Associated Press correspondent named winner of McGill Medal for Journalistic Courage

A journalist who has reported for nearly 30 years from Afghanistan, one of the world's most dangerous and difficult countries, is this year's recipient of the McGill Medal for Journalistic Courage.

Kathy Gannon, a correspondent for the Associated Press, will receive the medal from the University of Georgia Grady College of Journalism and Mass Communication and its McGill Program in Journalistic Courage during a ceremony this spring.

In 2014, Gannon was attacked and badly wounded by Afghan security forces while covering the presidential elections. Her AP colleague, Anja Niedringhaus, was killed in what was the first known case of security forces attacking journalists in Afghanistan.

Gannon had been reporting from Afghanistan since 1986 — covering Taliban rule in the 1990s, the post-9/11 U.S. invasion in 2001 and subsequent 13-year war — and was not indifferent to the risks, according to AP editor Sally Jacobsen, who nominated Gannon on behalf of the news service.

“The cornerstone of her work was always to get out of the halls of power and as close to the Afghan people she was writing about,” Jacobsen wrote. “She embedded with Afghan forces, both the military and police, as they went on combat missions because she wanted to see firsthand the lot of the common fighters.”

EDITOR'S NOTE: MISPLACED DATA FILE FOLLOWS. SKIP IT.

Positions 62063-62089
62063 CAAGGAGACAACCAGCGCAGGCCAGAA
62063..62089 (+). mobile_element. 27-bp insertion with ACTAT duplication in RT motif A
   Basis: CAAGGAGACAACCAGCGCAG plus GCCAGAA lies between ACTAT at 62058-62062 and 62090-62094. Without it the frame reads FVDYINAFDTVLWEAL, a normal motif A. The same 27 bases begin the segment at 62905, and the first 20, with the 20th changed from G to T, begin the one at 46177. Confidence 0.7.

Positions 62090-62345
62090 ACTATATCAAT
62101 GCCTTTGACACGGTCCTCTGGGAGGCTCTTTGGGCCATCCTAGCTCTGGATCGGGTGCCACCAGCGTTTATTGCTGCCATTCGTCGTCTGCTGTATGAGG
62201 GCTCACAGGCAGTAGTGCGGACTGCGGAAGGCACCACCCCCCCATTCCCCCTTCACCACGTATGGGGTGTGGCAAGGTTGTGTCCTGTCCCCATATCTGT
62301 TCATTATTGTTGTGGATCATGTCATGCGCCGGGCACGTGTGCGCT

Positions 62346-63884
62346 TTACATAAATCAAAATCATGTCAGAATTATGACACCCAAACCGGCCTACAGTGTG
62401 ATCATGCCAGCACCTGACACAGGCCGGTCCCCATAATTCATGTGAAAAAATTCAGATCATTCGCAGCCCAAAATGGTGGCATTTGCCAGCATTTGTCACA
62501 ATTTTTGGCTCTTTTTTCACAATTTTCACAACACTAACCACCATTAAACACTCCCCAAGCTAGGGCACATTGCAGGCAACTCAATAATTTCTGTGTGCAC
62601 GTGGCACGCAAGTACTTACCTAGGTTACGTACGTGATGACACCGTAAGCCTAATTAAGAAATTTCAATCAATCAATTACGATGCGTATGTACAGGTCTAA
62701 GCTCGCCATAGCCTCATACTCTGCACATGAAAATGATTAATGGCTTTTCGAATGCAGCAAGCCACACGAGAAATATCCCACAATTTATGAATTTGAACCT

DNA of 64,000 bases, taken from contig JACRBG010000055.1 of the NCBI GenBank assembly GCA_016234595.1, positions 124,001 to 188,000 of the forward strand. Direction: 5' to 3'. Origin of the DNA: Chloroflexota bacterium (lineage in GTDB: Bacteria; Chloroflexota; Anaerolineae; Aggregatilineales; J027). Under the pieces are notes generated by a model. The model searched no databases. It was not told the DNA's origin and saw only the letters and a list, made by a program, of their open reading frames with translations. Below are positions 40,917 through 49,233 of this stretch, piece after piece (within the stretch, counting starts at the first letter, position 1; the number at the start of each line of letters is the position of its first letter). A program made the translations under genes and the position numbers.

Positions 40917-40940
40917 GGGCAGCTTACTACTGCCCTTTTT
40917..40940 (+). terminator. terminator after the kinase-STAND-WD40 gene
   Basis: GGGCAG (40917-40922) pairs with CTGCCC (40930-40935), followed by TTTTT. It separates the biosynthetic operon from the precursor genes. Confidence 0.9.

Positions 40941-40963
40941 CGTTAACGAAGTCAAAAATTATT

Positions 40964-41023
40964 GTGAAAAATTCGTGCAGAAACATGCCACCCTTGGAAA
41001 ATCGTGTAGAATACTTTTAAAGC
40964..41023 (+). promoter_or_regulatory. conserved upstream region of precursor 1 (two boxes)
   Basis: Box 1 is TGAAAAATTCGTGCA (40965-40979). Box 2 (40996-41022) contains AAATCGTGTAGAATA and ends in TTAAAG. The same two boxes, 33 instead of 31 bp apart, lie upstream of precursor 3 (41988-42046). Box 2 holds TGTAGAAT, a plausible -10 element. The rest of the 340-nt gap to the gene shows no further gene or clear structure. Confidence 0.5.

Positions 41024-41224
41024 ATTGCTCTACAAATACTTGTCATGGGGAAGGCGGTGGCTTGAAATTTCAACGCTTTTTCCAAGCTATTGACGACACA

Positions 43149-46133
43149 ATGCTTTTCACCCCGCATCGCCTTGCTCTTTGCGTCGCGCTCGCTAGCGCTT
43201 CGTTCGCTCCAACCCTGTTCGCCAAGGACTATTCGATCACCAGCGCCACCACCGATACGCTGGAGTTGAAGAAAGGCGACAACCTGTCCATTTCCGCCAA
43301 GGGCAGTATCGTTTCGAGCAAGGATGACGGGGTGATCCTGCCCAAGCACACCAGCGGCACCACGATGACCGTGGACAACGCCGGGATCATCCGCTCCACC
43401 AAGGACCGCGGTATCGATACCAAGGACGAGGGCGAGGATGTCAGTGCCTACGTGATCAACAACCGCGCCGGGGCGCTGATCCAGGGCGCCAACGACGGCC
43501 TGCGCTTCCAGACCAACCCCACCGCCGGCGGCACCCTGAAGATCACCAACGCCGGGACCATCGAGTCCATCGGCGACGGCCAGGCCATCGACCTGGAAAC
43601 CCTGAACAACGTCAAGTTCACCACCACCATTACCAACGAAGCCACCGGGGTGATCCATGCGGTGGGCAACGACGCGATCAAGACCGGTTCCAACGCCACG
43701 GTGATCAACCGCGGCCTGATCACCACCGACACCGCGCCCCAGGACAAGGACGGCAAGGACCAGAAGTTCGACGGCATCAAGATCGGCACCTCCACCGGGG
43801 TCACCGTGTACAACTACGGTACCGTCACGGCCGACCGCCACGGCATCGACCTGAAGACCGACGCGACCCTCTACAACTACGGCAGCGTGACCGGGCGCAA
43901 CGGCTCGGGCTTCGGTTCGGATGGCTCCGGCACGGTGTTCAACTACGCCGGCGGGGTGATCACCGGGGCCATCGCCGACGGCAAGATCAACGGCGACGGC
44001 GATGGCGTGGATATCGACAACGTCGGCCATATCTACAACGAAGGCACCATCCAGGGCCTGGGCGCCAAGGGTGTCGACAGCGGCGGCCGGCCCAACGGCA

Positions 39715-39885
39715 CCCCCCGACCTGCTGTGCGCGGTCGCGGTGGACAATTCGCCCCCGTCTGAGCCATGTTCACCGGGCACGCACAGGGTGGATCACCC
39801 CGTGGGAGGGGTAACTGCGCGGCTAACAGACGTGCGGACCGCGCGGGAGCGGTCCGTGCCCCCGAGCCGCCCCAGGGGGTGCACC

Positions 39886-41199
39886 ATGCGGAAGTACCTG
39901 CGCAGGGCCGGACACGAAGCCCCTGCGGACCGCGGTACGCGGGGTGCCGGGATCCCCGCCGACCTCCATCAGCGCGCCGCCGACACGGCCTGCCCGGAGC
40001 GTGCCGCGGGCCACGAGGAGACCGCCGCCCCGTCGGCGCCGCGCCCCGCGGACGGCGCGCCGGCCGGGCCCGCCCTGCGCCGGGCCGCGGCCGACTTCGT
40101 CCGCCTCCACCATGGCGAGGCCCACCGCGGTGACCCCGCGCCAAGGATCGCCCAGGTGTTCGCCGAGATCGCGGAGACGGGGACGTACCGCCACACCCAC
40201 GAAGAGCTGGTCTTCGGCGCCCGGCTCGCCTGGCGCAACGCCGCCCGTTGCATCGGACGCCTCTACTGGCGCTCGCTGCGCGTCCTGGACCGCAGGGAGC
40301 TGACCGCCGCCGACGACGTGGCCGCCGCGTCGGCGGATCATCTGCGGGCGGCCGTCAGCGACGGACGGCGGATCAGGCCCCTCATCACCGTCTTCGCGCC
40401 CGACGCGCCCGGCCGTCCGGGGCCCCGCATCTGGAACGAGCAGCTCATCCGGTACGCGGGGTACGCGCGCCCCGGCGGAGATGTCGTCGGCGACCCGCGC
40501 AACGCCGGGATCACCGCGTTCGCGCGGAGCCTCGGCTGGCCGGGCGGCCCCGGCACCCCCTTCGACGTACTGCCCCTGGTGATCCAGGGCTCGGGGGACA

Gannon said: “Courage is a quality that is difficult to measure but one our profession is increasingly demanding as a greater number of journalists come under attack, press freedoms are targeted and practicing freedom of speech can be a death sentence. The McGill Medal for Journalistic Courage recognizes the need to honor that quality. It is with a tremendous amount of pride I accept this honor and want also to say I share it with all those brave local journalists, who are the heroes of our profession.”

The McGill Medal is named for Ralph McGill, the late editor and publisher of the Atlanta Constitution. McGill was regarded by many as “the conscience of the South” for his editorials challenging racial segregation in the 1950s and 1960s.

The selection was made by the 2014-2015 class of McGill Fellows, 12 undergraduate and graduate students chosen for academic achievement, practical experience and leadership. McGill Fellow Katy Roberts, a Senior journalism major from Johns Creek, wrote the briefing on Gannon.

“What makes Gannon unique,” Roberts wrote, “is her ability to connect with the local Afghans, gaining all sides of the story, even if it means going to the most dangerous parts of the country and putting her life at risk.”

Six other journalists were nominated.

The McGill Medal, now in its seventh year, is the latest development in the growth of the McGill program at UGA's Grady College.

For 36 years, the McGill Lecture has brought significant figures in journalism to UGA to help the university honor McGill's courage as an editor. In 2007, UGA added the McGill Symposium, bringing together students, faculty and leading journalists to consider what journalistic courage means and how reporters and editors exemplify it.

“All of this is for a single purpose: to advance journalistic courage,” said John F. Greenman, professor and Carter Chair in Journalism. Greenman and Diane H. Murray, the Grady College's director of alumni relations and outreach, oversee the McGill program. For more information on the program, see the McGill website.

Date: February 20, 2015
Author:  John Greenman,
Contact:  John Greenman,